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Poised for takeoff: The alternative protein landscape in India

Article-Poised for takeoff: The alternative protein landscape in India

One area where innovation in technology is helping to respond to the challenges raised by increasing global food demand is the alternative protein space.

Global demand for meat is projected to rise by more than 70% by 2050, with much of this growth being driven by rising incomes in emerging markets like India and Brazil. 

As part of Fi Global Connect: Regions in the Spotlight,  Varun Deshpande, Managing Director of the Good Food Institute India (GFI), shed light on the nascent Indian entrepreneurial and investment ecosystem and highlighted the business and regulatory opportunities and challenges existing in this space.

The GFI is part of a global network of non-profit organisations based in India, Singapore, Israel, Brazil, the US and the EU, focussing on building the alternative protein sector from the bottom-up. Their main aim is to provide solutions to growing global food demands, via systems which don’t continue to place strain on human and animal health.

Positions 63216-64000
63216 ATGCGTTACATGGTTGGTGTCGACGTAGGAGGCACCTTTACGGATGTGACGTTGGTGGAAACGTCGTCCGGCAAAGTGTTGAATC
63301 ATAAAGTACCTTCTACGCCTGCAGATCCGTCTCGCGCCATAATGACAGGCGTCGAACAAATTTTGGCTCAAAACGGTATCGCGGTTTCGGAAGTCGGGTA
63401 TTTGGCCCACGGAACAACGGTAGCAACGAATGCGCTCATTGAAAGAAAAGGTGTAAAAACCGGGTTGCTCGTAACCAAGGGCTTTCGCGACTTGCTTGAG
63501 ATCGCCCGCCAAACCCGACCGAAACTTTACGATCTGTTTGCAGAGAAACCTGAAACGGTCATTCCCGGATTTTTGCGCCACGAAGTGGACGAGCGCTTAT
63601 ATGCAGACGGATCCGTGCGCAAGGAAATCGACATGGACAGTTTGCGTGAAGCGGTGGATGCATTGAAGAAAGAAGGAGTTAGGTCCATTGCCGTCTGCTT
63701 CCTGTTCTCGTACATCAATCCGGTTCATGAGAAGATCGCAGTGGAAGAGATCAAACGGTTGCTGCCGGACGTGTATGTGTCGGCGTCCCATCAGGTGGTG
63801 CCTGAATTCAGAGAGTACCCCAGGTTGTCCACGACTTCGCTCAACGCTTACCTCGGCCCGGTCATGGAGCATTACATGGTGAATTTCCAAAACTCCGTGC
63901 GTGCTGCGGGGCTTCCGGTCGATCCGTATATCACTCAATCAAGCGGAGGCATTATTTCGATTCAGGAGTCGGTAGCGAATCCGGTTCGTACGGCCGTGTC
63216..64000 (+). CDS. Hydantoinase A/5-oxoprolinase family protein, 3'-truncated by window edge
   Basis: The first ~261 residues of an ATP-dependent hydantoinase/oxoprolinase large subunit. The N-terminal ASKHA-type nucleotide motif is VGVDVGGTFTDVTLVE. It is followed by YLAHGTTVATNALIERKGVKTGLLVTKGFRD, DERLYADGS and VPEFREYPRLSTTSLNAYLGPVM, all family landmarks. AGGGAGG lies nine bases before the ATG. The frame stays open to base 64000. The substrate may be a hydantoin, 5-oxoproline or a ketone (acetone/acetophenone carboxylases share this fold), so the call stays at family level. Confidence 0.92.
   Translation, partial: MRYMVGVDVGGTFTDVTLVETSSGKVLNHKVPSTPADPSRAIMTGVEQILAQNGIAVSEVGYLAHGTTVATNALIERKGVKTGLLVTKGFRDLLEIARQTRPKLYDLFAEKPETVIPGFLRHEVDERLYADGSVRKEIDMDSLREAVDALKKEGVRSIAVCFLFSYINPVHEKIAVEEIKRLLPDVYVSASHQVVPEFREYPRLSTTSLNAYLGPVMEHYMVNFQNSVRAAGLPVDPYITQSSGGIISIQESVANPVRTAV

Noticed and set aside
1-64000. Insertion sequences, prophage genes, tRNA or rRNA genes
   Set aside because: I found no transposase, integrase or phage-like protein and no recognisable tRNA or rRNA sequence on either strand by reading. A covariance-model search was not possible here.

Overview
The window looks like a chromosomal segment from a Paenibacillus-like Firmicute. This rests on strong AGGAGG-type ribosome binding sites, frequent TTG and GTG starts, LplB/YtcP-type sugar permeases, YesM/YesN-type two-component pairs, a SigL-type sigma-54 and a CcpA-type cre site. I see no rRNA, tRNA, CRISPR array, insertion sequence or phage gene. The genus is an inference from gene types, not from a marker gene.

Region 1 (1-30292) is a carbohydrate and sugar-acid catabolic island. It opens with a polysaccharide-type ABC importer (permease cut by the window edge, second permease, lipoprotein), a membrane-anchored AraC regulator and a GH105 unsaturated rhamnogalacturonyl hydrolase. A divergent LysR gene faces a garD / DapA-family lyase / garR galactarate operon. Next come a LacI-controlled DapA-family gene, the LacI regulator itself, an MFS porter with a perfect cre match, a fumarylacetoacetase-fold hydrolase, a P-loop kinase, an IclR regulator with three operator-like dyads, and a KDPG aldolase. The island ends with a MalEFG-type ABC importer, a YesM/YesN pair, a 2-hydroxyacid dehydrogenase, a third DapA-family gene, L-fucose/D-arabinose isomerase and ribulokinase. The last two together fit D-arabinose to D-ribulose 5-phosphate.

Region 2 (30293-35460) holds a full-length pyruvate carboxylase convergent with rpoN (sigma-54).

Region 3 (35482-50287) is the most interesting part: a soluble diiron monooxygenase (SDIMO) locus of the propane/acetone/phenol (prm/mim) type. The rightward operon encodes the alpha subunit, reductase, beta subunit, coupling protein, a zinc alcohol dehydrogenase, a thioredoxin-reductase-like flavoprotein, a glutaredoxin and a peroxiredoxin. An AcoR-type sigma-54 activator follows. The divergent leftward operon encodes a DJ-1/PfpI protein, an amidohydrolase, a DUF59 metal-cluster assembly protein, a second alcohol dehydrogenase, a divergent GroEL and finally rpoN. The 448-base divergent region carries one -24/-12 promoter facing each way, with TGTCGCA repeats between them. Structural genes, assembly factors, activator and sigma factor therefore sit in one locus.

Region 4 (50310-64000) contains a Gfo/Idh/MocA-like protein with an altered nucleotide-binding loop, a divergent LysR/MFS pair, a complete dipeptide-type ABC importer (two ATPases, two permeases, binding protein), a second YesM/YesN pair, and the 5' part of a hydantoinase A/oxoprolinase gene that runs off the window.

Traditional animal agriculture is highly unsustainable and according to the UN, is one of the top three contributors to the world’s most pressing environmental problems. To produce one calorie of chicken meat, nine calories must be consumed by the animal; these ratios are much greater for beef, lamb, and pork products.


“currently 75% of agricultural land is used for raising and feeding livestock, but [the land] only provides one third of the global protein supply,” Deshpande noted.

Despite this, 2019 recorded the highest global meat consumption to date. This demand is expected to rise by 70% by 2050, driven notably by consumers in India, SE Asia, and China.

Attempting to respond to these challenges, Deshpande said,

“we don’t want to tell people to eat chickpeas not chicken, or to eat broccoli not beef, as that simply hasn’t worked before …”

“Our goal is to enable a simple switch to products that taste the same or better and cost the same or less.”

The rise of smart proteins

Smart proteins generally fit into three categories: plant-based products, fermented products, and cultivated meats.

Plant-based products closely resemble animal-based products but are made from ingredients derived from plants such as chickpeas and soy. Due to the infancy of the plant-based industry, opportunities to optimise the production chain are rife, particularly in markets like India.

“If you take just one beef burger from the three that Americans eat per week, it is the equivalent of taking 12.2 million cars off the road and powering 2.3 million additional homes,” Deshpande said.

With the global plant-based market projected to reach between $100 - $370 billion by 2035, the hope is that emerging economies such as India will soon begin to realise their potential in this space.

Fermentation refers to the cultivation of any microbial species. This is a process which has long been used in the food industry to produce products like cheese and yoghurt.

Regarding alternative proteins, microbial fermentation can produce a variety of products, from Quorn to alcoholic beverages.